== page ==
pro-trade, pro-liberalisation policies that made the country a leading FDI
destination. But this time it responded with anti-foreign rhetoric and
capital controls. Malaysia's recent demand for more time before reducing
regional trade barriers and refusal to follow competitors such as
Singapore in liberalising strategic sectors are seen as confirmation that
policymakers are heading in the opposite direction.
"They're going backwards as the world is going forward," says Manu
Bhaskaran, SG Securities' managing director. Malaysian leaders believe it
more important to maintain social stability than attract FDI. That is
understandable, given how bankruptcies and layoffs led to bloody unrest in
neighbouring Indonesia - which has the same potent mix of a commercially
dominant ethnic Chinese minority amid a majority Malay population.
But analysts are concerned that the ruling party might be too willing to
sacrifice economic efficiencies for popular support after losing ground in
elections last November. "We are concerned about the high risk of
imbalances emerging as political necessities continue to dictate policy
formulation," Mr Bhaskaran says. "The unwillingness to embrace global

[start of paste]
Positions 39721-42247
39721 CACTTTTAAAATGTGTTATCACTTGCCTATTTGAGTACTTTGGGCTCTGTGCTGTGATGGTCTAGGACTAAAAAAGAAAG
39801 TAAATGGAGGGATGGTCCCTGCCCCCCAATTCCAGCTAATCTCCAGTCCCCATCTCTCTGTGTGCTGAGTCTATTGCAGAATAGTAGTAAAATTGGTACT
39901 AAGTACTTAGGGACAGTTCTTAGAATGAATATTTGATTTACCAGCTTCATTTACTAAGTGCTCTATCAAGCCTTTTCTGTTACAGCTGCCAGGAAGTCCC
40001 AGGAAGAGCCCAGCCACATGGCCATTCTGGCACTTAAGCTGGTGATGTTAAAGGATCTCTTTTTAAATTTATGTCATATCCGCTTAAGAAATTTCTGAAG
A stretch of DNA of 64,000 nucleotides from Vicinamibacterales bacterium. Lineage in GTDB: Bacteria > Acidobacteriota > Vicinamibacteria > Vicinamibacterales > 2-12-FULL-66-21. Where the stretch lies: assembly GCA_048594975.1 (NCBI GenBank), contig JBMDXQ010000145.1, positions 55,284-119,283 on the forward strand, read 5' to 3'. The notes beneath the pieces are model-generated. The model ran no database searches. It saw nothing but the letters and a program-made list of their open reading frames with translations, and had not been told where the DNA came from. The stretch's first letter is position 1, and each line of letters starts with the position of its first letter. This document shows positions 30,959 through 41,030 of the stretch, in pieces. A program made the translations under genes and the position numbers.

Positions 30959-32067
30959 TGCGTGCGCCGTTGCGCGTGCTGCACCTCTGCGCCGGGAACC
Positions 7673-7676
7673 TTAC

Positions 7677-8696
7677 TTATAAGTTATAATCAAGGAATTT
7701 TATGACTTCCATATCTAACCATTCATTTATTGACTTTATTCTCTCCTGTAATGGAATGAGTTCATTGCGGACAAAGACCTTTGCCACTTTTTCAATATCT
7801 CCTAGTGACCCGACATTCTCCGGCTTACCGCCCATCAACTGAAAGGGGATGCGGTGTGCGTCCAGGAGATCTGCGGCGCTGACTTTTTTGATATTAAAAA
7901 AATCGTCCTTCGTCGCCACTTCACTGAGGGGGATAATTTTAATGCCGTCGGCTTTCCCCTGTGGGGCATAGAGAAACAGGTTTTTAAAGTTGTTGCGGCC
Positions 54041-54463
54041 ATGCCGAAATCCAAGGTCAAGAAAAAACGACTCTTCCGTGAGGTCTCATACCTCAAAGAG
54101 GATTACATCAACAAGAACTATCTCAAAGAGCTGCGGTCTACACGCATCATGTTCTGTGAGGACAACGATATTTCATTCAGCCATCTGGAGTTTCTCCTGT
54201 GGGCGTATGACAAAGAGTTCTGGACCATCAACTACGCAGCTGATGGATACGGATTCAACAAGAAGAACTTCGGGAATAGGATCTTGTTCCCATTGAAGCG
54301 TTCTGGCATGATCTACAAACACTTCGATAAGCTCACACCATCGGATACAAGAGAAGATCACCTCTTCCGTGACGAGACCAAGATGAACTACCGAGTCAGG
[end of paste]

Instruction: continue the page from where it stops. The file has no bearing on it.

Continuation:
trends such as globalisation, corporate transparency, and disclosure mean
the economy may not grow in the optimal way."
This is particularly important given the restructuring that is under way
in competing nations. Analysts note Malaysian policies to keep strategic
sectors under its control mean FDI is by-pa#sing Malaysia for such
countries as South Korea, where there have been more inflows into
The need for Malaysia to be attracting more of this FDI was featured in a
recent column by A. Kadir Jasin of the government-controlled New Straits
Times newspaper: "Being a small economy, we need global partners and
collaborators to survive globalisation and liberalisation,"
Mohamed Ariff, head of the Malaysian Institute of Economic Research,
considers the fixing of the currency against the US dollar - introduced
during the crisis initially to stop the decline of the ringgit - a big
part of the problem. That the currency is now undervalued encourages
re-investment by existing investors, analysts say. However, some
labour-intensive multinationals have left because of Malaysia's policy to
promote higher-valued industries or to position themselves in China before
its entry to the World Trade Organisation.
In addition, analysts say, the peg deters new investment by making imports
needed to get started more expensive and creating uncertainty about what
the currency will be worth when operations begin.
If investment does not pick up, analysts suspect technology transfers will
not occur fast enough to sustain the 7 per cent long-term economic growth
sought by the government. "This problem is particularly acute in key
sectors, such as telecommunications and finance, where large capital
requirements may limit the ability of indigenous corporates to keep up
with the intense global competition," Mr Bhaskaran says.